NEWMAN - A digital literacy platform purchased by the Newman-Crows Landing Unified School District as part of a school-readiness initiative has been a hit among many lower elementary grade students.

Now, district leaders hope to increase its use of the Footsteps2Brilliance literacy app among families with children 4 years of age and younger - a target market that is crucial to the goal of developing early literacy skills among youngsters before they walk through the classroom door.

Overall, use of the digital app has exceeded expectations.

Superintendent Randy Fillpot in November issued a challenge for eight million words to be read by March 1.

“We hit that goal about a month later, so we reset it to 16 million words by March 1,” Fillpot told Mattos Newspapers. Now, with the word count standing at more than 14 million, he said, “it looks like we will hit the new goal of 16 million words by the end of this month.”

The benefit of Footsteps2 Brilliance, Fillpot emphasized, goes well beyond the number of words students are exposed to at an early age.

“The total number of words is important, but comprehension is a huge piece. Right now we are at about 77 percent comprehension. I would like to see us get to 80 percent,” the superintendent shared. “They are not just opening the book up and letting it run. They are participating and being involved (in the various activities which are part of the app). That is what we also want as well.”

The app is being used at each of the district’s four elementary schools, primarily in grades TK-3.

Use by students has accounted for all but a few hundred thousand of the words read, Fillpot reported.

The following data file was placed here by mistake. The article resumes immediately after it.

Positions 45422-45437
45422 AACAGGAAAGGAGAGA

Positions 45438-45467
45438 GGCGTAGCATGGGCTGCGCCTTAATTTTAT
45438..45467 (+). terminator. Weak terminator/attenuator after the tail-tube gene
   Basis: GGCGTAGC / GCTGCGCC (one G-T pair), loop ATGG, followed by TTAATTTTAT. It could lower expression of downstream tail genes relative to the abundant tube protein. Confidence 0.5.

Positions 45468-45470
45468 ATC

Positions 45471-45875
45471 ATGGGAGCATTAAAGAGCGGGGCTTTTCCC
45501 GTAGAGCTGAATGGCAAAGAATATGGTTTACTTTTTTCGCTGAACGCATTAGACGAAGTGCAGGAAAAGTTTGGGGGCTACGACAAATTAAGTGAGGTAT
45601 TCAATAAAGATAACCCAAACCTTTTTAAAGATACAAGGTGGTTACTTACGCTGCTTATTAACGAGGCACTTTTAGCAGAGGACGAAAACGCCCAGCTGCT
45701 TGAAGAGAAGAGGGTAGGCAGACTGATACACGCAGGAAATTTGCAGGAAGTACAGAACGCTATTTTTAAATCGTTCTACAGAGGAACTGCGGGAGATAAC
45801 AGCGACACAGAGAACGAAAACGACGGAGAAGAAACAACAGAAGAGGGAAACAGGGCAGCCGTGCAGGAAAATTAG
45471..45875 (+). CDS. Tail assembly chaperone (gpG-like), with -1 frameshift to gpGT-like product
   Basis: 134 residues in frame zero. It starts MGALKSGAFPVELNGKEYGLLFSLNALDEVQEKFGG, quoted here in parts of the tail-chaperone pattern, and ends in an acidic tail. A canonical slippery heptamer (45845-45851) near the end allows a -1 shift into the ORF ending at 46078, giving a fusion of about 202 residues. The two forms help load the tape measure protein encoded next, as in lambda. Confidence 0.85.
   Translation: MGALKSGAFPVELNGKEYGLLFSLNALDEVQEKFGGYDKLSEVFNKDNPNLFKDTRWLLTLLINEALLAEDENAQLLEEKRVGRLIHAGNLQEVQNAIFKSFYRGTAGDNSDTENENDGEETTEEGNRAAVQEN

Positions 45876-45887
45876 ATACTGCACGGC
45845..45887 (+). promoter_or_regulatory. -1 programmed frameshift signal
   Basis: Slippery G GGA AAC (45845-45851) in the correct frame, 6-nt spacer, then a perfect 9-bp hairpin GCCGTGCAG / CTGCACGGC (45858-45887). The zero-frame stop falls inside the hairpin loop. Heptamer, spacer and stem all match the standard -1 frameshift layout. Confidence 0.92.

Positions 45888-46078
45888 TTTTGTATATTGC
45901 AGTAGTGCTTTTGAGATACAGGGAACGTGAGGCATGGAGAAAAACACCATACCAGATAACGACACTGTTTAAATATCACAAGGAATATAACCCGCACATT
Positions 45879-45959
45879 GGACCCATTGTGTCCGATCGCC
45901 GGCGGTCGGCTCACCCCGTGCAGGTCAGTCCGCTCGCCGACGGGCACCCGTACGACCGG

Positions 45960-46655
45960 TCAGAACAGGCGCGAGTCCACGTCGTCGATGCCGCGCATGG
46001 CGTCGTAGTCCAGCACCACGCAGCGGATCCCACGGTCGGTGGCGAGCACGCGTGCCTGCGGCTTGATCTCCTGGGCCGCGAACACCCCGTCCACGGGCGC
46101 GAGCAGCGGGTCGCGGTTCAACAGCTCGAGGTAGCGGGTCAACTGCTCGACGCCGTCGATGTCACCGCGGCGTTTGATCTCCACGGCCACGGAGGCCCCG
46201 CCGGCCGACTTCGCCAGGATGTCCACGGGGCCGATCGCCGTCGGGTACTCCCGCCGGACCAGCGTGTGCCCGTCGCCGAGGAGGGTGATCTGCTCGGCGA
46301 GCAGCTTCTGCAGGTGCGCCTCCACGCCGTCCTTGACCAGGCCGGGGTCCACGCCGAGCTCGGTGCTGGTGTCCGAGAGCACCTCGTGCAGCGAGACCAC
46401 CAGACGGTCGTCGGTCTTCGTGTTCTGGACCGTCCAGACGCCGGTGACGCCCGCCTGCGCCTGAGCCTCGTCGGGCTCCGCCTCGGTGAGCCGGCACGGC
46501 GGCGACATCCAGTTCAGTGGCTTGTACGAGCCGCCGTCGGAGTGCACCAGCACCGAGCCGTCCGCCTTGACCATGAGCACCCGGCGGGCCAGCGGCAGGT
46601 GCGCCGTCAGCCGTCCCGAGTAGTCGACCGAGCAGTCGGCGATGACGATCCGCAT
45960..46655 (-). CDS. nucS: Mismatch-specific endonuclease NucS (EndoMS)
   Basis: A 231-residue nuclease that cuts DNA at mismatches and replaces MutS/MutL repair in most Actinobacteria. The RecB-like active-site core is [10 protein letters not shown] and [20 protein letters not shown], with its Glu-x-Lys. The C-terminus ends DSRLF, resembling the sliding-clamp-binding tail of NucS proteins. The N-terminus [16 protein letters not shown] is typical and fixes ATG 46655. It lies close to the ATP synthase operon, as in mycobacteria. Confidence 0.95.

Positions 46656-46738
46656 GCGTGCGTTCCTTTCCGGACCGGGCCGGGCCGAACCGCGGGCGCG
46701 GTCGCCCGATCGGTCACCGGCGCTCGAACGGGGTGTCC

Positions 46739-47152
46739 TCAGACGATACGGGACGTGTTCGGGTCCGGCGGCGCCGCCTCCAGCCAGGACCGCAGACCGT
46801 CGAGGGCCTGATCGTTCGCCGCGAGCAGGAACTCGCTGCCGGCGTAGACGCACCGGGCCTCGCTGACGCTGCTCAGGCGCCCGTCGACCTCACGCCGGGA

About 40 community users with no students enrolled have signed up for Footsteps2Brillance, Fillpot told Mattos Newspapers - although some younger siblings of current pupils are registered as students and their word counts are part of those tallied at elementary sites.

The district, Fillpot said, is working on making connections with families who have young children but none currently of school age, hoping to put the app in their hands to better prepare those youngsters for school.

“Our teachers are doing a tremendous job. Now we need to reach out to the community folks who don’t necessarily have contact with the district,” he explained.

The district is working with the Newman Family Resource Center, he said by way of example, in efforts to raise community awareness of the literacy app and its benefits.

“We really are going to try to form a closer partnership with them, not just around literacy but other things such as nutrition and counseling services,” Fillpot noted.

Ultimately, he said, the district hopes to develop a grass-roots network of ambassadors who can share information about the program through family members, social groups and organizations.

“We are being very deliberate,” Fillpot acknowledged. “Sometimes it takes time, but you get to a tipping point where it just starts expanding. We have hit that point with students and staff; I want to get to that point within the community as well.”

Footsteps2Brilliance is offered free of charge to the community. Families need not have students enrolled in the district to use the app.

The Footsteps2Brilliance app offers a variety of reading activities and games which instill literacy skills.

Available in Spanish and English, Footsteps2Brilliance can be downloaded onto any smart phone, tablet or traditional computer.

The app offers a range of features geared to various ages and literacy levels.

The program, for example, can read to younger children as they follow along on the device and click on words or illustrations to bring them to life. E-books are offered through the app, and users can take part in activities such as creating their own book or completing other skill-based exercises.

The app allows parents and teachers to track the number of words to which their children have been exposed, the number of books read, comprehension levels and more.

For more information about Footsteps2Brilliance, visit the Newman-Crows Landing Unified School District website or call 862-2933.